Robert “Budget Is Regressive” Chote heads for the OBR

It could all end in tears for Cameron and Osborne.

Is the Office for Budget Responsibility (OBR) "independent"? It's a question my colleague David Blanchflower has been asking for several weeks now in his economics columns in the NS.

Today's appointment of Robert Chote of the Institute for Fiscal Studies as the new head of the OBR -- replacing the outgoing Sir Alan Budd -- will go a long way towards reassuring the likes of Blanchflower. Chote has a reputation as a freethinker and is considered impartial and credible.

He has said that if his appointment is confirmed (by Andrew Tyrie's Treasury select committee), the OBR will present its judgements "without fear or favour".

Chote joins his wife, Sharon White, who is a policy director at the Department for International Development, inside Cameron's big tent -- along with the likes of Will Hutton, Frank Field, Alan Milburn and, of course, the Liberal Democrats.

But here's a question: will Chote continue to describe June's emergency Budget as "regressive" after he takes up the reins at the OBR? It might be a tad awkward for Cameron, Osborne, Clegg et al if he does.

In fact, I suspect that Dave's attempts to erect a "big tent" might backfire on him in the same way as Gordon Brown's "government of all the talents", or "goats", did.

Meanwhile, over on the Telegraph blog, James Kirkup imagines the response of our former PM to news of this particular coalition appointment:

Mr Chote will now become a senior member of the wider Treasury establishment, only a few years after a certain Gordon Brown vacated HMT. It's an open secret that the former PM was not a fan of Mr Chote. The oft-repeated story that Mr Brown engineered Mr Chote's removal as economics editor of the FT in the late 1990s is overstated. But it's certainly the case that Mr Brown frequently referred to Mr Chote using robust language, calling him things that cannot be repeated on a family blog . . . today, we can only imagine Mr Brown's feelings.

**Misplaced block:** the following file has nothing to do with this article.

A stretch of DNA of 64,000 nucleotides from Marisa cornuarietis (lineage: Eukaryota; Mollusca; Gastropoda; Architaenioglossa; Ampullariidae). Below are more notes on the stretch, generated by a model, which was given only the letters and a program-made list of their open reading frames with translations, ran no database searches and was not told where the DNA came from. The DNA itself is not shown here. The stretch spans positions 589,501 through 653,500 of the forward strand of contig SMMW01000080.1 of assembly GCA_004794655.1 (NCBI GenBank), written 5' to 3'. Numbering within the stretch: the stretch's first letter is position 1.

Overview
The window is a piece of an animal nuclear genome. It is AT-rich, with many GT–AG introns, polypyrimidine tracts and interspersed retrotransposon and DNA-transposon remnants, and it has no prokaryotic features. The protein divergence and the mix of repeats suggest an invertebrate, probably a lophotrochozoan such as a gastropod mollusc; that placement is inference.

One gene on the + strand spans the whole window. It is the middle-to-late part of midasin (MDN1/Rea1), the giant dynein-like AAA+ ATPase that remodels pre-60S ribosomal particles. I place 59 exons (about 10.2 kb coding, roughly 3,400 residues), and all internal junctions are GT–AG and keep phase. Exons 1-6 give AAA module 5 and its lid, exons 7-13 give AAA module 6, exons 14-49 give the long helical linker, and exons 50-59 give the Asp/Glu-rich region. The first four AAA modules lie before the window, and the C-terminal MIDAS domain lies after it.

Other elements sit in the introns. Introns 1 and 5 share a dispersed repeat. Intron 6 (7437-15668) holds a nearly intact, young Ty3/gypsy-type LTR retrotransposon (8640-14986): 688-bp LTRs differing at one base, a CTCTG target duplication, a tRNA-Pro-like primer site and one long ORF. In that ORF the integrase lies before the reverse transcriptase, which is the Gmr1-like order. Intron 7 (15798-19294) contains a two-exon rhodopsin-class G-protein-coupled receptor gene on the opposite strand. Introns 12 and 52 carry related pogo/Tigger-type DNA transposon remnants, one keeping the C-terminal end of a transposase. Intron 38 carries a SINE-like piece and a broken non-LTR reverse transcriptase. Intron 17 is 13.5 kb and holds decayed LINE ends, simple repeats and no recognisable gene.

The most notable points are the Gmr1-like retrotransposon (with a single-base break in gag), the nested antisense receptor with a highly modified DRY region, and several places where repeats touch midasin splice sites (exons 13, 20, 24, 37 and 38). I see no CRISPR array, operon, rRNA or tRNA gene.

Mehdi Hasan is a contributing writer for the New Statesman and the co-author of Ed: The Milibands and the Making of a Labour Leader. He was the New Statesman's senior editor (politics) from 2009-12.

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Theresa May takes early lead in the Conservative leadership race

The first poll of the Tory contest puts the Home Secretary well out in front

Theresa May, the Home Secretary is well ahead among Conservative members according to a new YouGov poll for the Times

She is both the preferred first choice of a plurality of members from an open field (she secures 37 per cent of the vote, with her nearest rival, Boris Johnson, 10 points behind) and roundly trounces Johnson with 55 per cent to 38 per cent. In all other head-to-heads, Johnson wins comfortably.

Although YouGov have a patchy recent record in national contests - they predicted the London mayoral victory but failed to foresee the Conservative majority or the Brexit vote - they are four for four as far as internal party contests are concerned, having accurately predicted both the result and the final vote share of the 2015 and 2010 Labour leadership contests and the 2005 and 2001 Conservative contests. 

Stephen Bush is special correspondent at the New Statesman. He usually writes about politics.